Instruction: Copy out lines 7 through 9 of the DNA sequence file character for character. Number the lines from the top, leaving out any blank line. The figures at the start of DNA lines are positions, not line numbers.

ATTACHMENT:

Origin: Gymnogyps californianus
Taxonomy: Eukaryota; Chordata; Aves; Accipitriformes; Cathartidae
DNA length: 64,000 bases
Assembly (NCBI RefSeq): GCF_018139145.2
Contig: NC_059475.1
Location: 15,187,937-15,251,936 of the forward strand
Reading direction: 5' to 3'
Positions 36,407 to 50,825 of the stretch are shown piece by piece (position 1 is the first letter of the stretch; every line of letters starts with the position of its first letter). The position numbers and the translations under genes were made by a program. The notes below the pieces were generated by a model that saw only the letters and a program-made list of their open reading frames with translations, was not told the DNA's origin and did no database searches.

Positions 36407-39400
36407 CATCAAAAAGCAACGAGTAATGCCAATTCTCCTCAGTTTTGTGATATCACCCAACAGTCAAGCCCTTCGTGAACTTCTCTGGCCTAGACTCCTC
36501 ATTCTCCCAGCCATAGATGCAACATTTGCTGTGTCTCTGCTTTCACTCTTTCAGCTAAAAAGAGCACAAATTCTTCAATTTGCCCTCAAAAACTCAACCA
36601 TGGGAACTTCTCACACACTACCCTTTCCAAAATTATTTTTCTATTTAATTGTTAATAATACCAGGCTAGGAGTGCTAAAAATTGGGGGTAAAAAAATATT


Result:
Reading direction: 5' to 3'
Positions 36,407 to 50,825 of the stretch are shown piece by piece (position 1 is the first letter of the stretch; every line of letters starts with the position of its first letter). The position numbers and the translations under genes were made by a program. The notes below the pieces were generated by a model that saw only the letters and a program-made list of their open reading frames with translations, was not told the DNA's origin and did no database searches.

Positions 36407-39400